Retail and restaurant industry outlook: Winter 2022
Consumer flexibility is forcing retailers to focus on agility
INSIGHT ARTICLE |
The U.S. consumer can be summarized in one word: adaptable. Throughout the last 18 months of the COVID-19 pandemic, consumer flexibility has led retailers and restaurants to focus their operations and delivery on agility.
Inside the winter 2022 retail and restaurant industry outlook:
- The speed at which consumers are willing to pivot between sales channels highlights the need for retailers to maintain an omnichannel approach for customers.
- Retailers continue to focus on managing inventory levels as they face supply chain and staffing pressures.
- If retailers and restaurants cannot solve the labor equation in time for the holiday season to provide the experience customers expect, they stand to lose far more than just short-term sales.
- Retailers are addressing early holiday shopping by offering deals throughout November to ease pressure on anticipated lower inventory levels.
During early summer, as states started to loosen restrictions and companies began discussing returning to work by Labor Day, retailers saw a shift from their online platforms back to their physical retail locations, with department store sales increasing 1.9% and 5.8% month over month in May and June, respectively. While department store sales had been on a slow decline overall since January 2001, since April 2020 they have surged back to 2017 levels, reaching $12.31 billion in August, indicating people’s willingness to shop in physical locations.
As consumers and retailers entered the final month of summer and started to prepare for the back-to-school season, the delta variant caused many consumers to quickly pivot back to shopping online, shown in the 5.3% month-over-month sales increase for online retailers in August. The speed at which consumers are willing to pivot between sales channels highlights the need for retailers to continue focusing on an omnichannel approach for customers.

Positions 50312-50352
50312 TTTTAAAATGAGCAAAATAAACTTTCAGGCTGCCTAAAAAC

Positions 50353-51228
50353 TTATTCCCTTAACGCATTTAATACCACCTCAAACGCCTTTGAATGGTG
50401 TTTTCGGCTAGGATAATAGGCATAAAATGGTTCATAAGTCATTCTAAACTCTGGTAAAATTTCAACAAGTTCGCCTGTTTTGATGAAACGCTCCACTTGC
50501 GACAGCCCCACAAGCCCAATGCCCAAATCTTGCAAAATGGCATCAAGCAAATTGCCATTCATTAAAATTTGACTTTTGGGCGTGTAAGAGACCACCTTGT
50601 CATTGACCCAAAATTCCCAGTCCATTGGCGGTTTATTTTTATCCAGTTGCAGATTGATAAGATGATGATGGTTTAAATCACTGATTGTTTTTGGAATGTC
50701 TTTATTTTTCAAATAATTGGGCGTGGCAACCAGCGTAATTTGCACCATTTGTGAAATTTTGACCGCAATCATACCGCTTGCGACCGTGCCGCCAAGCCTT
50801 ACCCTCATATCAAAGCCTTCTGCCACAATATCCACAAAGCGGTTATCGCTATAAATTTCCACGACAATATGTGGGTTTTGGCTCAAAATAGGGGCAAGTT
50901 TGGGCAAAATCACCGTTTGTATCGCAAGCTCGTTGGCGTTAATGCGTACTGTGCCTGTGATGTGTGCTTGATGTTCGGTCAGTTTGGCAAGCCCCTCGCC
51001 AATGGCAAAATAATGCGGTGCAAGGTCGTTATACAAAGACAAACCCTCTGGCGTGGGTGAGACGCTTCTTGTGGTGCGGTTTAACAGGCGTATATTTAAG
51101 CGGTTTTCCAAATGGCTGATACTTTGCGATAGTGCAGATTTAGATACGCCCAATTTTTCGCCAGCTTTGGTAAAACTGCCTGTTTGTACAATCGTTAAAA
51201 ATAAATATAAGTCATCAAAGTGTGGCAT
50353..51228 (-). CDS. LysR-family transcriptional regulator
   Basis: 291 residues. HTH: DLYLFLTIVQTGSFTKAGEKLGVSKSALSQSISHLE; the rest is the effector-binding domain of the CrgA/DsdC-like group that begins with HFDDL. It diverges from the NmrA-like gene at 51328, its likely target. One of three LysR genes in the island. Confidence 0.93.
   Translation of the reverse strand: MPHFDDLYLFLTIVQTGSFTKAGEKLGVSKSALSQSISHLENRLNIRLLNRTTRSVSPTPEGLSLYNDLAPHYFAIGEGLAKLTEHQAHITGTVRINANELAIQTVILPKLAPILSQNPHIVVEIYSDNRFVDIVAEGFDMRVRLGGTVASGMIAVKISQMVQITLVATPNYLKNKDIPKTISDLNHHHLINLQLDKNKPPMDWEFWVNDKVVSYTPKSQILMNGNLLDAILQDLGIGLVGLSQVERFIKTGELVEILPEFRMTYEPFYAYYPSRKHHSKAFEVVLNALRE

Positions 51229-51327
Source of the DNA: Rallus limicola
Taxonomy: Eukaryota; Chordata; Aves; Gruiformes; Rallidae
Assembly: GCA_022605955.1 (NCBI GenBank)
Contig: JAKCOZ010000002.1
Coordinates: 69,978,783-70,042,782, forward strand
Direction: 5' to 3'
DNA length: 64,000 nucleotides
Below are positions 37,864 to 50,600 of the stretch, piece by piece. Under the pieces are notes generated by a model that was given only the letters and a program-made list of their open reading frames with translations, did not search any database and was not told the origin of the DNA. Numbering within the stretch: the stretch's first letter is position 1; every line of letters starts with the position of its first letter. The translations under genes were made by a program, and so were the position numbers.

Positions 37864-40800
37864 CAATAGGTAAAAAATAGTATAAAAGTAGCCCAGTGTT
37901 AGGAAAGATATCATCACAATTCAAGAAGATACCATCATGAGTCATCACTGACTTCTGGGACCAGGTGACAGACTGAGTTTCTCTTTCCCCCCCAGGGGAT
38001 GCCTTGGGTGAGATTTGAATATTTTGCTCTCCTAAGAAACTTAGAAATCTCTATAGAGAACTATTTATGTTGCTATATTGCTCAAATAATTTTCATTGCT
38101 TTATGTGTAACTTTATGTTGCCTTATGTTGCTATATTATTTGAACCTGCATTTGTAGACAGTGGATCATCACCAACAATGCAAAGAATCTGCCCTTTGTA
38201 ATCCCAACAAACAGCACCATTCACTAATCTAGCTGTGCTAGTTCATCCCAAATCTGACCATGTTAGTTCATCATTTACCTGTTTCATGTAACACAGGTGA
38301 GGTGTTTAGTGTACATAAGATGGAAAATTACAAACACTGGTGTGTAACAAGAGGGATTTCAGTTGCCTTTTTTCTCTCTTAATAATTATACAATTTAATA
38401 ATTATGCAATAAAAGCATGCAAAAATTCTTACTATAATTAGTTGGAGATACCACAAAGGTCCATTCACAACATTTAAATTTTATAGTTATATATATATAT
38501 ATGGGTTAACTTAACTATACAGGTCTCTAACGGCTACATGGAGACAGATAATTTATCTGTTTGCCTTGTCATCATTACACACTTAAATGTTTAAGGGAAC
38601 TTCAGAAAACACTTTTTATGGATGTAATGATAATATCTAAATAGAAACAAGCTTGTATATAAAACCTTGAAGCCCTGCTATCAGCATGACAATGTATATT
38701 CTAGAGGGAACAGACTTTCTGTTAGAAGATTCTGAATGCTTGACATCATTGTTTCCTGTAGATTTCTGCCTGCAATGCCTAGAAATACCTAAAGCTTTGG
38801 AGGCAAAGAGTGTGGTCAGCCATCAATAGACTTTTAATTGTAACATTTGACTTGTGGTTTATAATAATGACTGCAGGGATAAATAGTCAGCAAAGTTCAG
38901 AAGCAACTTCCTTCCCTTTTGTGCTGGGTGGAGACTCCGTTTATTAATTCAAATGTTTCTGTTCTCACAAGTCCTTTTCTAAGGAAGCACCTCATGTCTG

Agility for retailers and restaurants, however, goes beyond sales channels and extends into SKU management. Changes in consumer preferences and increases in product costs are forcing companies to closely monitor and adjust their product mix as consumers respond to inflation concerns.
All eyes have been on the consumer price index as it has steadily increased this year. For durable goods it hit 120.2 in July, the highest since November 2002. Elevation of this rate, which tends to stay between 105 and 115, indicates that most consumers are waiting to purchase larger durable items, with 41% saying in September that now is a good time to buy compared to 54% a year ago. The percentage has hit this level in October of 2008 during the Great Recession and April of 2020, the first month of the pandemic.
While consumers were more willing to pay higher prices after receiving their stimulus checks, they started adapting to the CPI increase by delaying nonessential purchases. Based on University of Michigan consumer sentiment numbers in the accompanying chart, we anticipate a continued slowing for durable goods as consumers turn their focus to service-sector purchases and prepare for the holidays.